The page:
The knock on the door about 10 minutes ago let us know we need to wrap this up, time soon for Simon to be heading for the Kennedy Center and tonight’s show. He seems in no rush, though, to see me off the premises and as I get my things together and he checks his itinerary, I ask if there are plans to reschedule the tour with Art Garfunkel that was cancelled last year because of Garfunkel’s vocal-cord paresis. “Well, his voice hasn’t come back yet,” he says. “But if it’s still appropriate at some future time to sing a couple of shows with Artie, I’d do that. The last time we went out I think we did 15 or 17 shows and that was fine. I was happy with that. That was enough.”
Do you spend much time together on tour, or do you just meet up when you go onstage?
“Not too much time together, no. Once or twice we’ll have a long evening together and talk. Our friendship goes way back, to before we started singing. And when we leave the place of the singing and go back into the friendship and who we are and where we came from then it’s really pleasant. I’ve known Artie since age of 11. There’s no-one else I’ve known that long.”
Are those reunion shows more fun for the audience than you?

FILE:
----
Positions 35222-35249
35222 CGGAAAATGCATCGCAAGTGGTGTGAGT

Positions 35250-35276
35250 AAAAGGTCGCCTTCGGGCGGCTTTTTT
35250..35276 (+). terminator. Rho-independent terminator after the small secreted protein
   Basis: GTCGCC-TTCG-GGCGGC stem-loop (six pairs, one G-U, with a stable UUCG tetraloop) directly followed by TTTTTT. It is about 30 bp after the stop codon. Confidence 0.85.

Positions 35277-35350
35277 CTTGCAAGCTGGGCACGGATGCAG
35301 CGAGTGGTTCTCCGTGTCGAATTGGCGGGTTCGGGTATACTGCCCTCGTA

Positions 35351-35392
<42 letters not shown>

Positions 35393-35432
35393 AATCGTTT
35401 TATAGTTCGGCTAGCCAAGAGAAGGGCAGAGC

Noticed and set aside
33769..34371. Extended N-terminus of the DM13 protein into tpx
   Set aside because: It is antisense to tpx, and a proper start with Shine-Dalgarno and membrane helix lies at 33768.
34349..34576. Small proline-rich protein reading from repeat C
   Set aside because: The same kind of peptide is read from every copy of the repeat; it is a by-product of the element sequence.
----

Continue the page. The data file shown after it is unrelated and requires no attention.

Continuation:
“I end up getting enjoyment out of them,” he says. “I like to reinvent the old material, take the songs somewhere they maybe haven’t been. I try to imagine what people’s memory is of that time, hearing a particular song and to recreate that. And that’s interesting to make a thing sound like it’s a memory of something. It examines nostalgia rather than being merely nostalgic. It takes the kitsch out of nostalgia. Otherwise it would be really hard to go out and do those songs. But to do that and for say 15 shows, that worked, and it was fun to hang out with Artie, but I couldn’t have done more. That was about the most I could have done.
“I go out in April, touring So Beautiful Or So What. After that, we’ll see. But this album is all that matters to me right now.”